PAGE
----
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Re: carbon fibre driveshafts

must be one of those wound-up shafts...........
-----Original Message-----
From: David Eaton <david.eaton@computerland.co.nz>
To: 'quattro@coimbra.ans.net' <quattro@coimbra.ans.net>
Date: Tuesday, January 27, 1998 5:02 PM
Subject: re: carbon fibre driveshafts

>thank you bob; phil, i stand corrected.  thinking of formula 1
>suspension components, clearly there is *no* flex in these applications,
>but you have explained it very well bob, thanks.
>so audi make c/f driveshafts with a deliberate degree of flex...
>actually thinking about it, maybe this helps to explain their habit of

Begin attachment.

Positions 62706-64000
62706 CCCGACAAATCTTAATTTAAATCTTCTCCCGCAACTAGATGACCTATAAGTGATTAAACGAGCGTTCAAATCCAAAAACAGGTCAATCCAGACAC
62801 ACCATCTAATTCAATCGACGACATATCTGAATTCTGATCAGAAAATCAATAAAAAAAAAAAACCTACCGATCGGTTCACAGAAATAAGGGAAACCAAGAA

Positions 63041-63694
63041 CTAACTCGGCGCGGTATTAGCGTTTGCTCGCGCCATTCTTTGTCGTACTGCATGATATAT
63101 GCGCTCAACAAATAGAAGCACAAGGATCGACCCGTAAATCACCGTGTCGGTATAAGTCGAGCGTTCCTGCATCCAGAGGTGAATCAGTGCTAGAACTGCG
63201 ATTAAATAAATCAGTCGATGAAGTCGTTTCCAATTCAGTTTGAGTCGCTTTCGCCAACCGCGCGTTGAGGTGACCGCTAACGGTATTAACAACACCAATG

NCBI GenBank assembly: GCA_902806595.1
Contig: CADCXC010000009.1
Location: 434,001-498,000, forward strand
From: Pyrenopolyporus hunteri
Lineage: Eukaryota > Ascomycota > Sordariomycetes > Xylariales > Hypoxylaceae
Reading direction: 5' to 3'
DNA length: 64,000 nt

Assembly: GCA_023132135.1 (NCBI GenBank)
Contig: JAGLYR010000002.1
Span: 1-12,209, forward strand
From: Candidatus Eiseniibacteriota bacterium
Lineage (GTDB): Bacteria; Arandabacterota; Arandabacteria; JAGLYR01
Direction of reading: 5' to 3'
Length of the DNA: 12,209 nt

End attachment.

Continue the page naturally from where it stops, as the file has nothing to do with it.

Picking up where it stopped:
>making amazing starts in the races...
>'95 rs2
>'90 ur-q
>>Date: Tue, 27 Jan 1998 14:57:17 -0500
>>From: "Robert K. Davis" <bob@btv.ibm.com>
>>Subject: RE: carbon fibre driveshafts 
>>Actually, I was a little hasty in my assumption that the carbon fiber
>driveshaft would fail with 10 degrees of twist.  The driveshaft I used
>in the example had 3.2mm wall thickness, 102mm I.D. by 3050mm long. For
>a 102mm I.D. by 3050mm long shaft of the same material with 0.2mm wall
>thickness, the  critical buckling torque is about 30,000 Nm.  Now, the
>critical buckling torque is dependent on the wall thickness raised to
>the 2.25 power.  So, for a 3.2mm wall thickness, the critical buckling
>torque would be on the order of 15,000,000Nm.  Given that the torsional
>stiffness is 45,000Nm/rad, this relates to 341rad, which does seem
>excessive.  If the claim is 2*pi rad of windup, then the critical
>buckling torque need only be 283,000Nm.  Clearly it seems that such a
>driveshaft is within the realm of possibility.